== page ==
Quantum Battery 1+ Won't Charge

Discussion in 'Lighting Equipment' started by http://www.photo.netgarywilliams, Aug 1, 2020.

  1. I have a QB1+ (SN/M299) that uses the single 6v battery and when I plug it into the charger the amber power light comes on but the red battery level indicator LED flashes and never changes regardless how long the batter is on the charger. Any insight would be greatly appreciated.
  2. Rechargeable cells/batteries don't last forever, and it says as much in the manual. So it sounds like yours has come to the end of the road.

    It's possible to rebuild some battery packs using replacement cells - usually a lot cheaper than a new pack from the maker. However, this requires some DIY skills and the use of a soldering iron.

    It also depends on the battery technology used: Nickel-metal-hydride cells are readily available in a variety of sizes and capacities. While Lithium cells are more difficult to source unless they're the common 1850 type. Lithium cells also come in chipped 'intelligent' versions, and you can more or less forget about resurrecting any of those.
    Last edited: Aug 2, 2020
    Gary Naka likes this.
  3. You can call Quantum Instruments, and they may be able to give you an estimate for cell replacement. The other option is to contact Batteries Plus. They do cell replacement also.
  4. Don't the Quantum 1s use sealed lead acid?

    If so, the individual cells look a lot like an overgrown D cell, but will have tabs on them rather than standard terminals. The cells normally carry the branding EnerSys Cyclon, and have a distinctive black and white design with a red stripe around the middle. Stores like Batteries+ do carry at least some varieties of these, and if they have the correct ones can properly assemble a replacement pack by spot-welding the cells together.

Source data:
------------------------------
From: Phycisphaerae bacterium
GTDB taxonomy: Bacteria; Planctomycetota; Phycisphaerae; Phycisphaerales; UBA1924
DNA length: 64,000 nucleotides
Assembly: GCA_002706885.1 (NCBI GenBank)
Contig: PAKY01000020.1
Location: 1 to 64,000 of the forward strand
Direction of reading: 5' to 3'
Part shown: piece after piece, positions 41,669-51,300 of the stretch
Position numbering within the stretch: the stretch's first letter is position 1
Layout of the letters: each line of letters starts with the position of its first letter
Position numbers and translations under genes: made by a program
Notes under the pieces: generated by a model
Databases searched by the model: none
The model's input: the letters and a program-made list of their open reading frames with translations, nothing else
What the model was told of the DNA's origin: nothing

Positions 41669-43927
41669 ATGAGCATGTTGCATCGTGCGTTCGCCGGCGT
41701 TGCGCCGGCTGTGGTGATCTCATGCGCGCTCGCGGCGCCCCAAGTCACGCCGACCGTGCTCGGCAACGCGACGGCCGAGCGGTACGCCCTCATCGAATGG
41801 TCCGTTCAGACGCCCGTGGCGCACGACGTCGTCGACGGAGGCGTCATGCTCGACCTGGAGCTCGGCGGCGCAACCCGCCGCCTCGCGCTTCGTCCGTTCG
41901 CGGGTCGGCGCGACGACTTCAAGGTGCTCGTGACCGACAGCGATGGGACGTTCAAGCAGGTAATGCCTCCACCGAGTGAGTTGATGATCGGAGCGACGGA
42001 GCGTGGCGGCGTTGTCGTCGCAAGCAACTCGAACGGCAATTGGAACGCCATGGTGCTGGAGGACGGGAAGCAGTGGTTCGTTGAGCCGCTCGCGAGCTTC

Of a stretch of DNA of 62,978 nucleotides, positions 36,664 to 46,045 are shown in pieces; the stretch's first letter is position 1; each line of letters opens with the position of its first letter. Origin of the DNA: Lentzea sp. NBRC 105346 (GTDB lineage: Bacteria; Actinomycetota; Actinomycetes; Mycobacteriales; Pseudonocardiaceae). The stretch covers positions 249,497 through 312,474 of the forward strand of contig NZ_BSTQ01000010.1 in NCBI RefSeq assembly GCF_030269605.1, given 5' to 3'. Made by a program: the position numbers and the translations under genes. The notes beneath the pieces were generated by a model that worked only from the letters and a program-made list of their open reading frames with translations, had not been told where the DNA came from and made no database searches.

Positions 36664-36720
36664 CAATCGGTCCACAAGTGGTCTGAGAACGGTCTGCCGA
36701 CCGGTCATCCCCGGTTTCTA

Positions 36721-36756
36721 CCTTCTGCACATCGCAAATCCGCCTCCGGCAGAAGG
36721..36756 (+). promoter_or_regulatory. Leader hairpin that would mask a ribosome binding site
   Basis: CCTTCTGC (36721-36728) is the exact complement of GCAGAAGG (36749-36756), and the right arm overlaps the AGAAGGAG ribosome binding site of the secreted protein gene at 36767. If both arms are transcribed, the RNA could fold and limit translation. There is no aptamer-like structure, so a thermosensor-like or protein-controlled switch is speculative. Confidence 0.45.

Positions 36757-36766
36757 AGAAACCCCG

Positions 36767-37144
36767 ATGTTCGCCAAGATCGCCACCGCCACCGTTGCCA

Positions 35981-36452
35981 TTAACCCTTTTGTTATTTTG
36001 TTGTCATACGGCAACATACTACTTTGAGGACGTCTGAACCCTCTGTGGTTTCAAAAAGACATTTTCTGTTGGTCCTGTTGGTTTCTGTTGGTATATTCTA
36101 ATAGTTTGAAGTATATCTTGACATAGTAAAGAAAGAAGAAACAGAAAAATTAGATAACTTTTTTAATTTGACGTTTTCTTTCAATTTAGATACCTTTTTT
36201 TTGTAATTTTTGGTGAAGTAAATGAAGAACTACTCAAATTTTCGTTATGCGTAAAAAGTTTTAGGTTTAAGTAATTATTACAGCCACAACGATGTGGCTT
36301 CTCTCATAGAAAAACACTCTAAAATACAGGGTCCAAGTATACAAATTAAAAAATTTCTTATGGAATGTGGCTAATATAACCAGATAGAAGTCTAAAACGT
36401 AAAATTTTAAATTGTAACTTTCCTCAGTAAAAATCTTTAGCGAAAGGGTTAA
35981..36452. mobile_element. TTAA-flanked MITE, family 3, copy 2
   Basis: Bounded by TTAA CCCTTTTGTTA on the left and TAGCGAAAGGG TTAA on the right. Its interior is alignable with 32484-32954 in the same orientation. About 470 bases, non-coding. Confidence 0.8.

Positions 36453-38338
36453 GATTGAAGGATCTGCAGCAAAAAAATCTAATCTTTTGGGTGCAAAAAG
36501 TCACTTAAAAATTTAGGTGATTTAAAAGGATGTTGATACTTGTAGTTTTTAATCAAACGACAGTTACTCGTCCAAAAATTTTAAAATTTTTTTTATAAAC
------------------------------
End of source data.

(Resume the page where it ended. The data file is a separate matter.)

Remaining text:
With that said, a few years back, I needed a 6V SLA battery for a different application that calls for a larger/higher capacity Cyclon cell than is currently porduced(or at least that I could find). Somewhere-either on Amazon or Ebay-I found a premade 3-cell shrinkwrapped package that was specced as a drop-in replacement for for Quantum packs. I actually made do with that pack in my application(a fairly valuable old computer-a Macintosh Portable-that really needs a functioning battery to not fry the power circuits in use) and it's still working probably 4 years later.

    Also, once rebuilt, I suggest periodically charging to keep the battery healthy. Lead acid cells are among the oldest battery technology, and fundamentally are nearly a perfect rechargeable battery aside from their size and weight. Cells can be designed for "deep discharge"-your car battery is not meant to be fully discharged and can actually be damaged if you let it get that way(ideally you will expend only a small part of the total charge when starting the car, and the alternator should quickly top it back up)-while these small cells are designed with regular deep discharges in mind. Even in a cell designed for it, though, lead acids are still happiest when charged and keeping them that way will prolong their life. I keep my Macintosh Portable plugged in all the time even though it's a rarely used curio. A few years back, I also bought a genuine Metz replacement SLA for my 60CT4 battery pack, and also try to plug it in once a month or so even if it's not actively in use to keep it topped up and hopefully extend its life.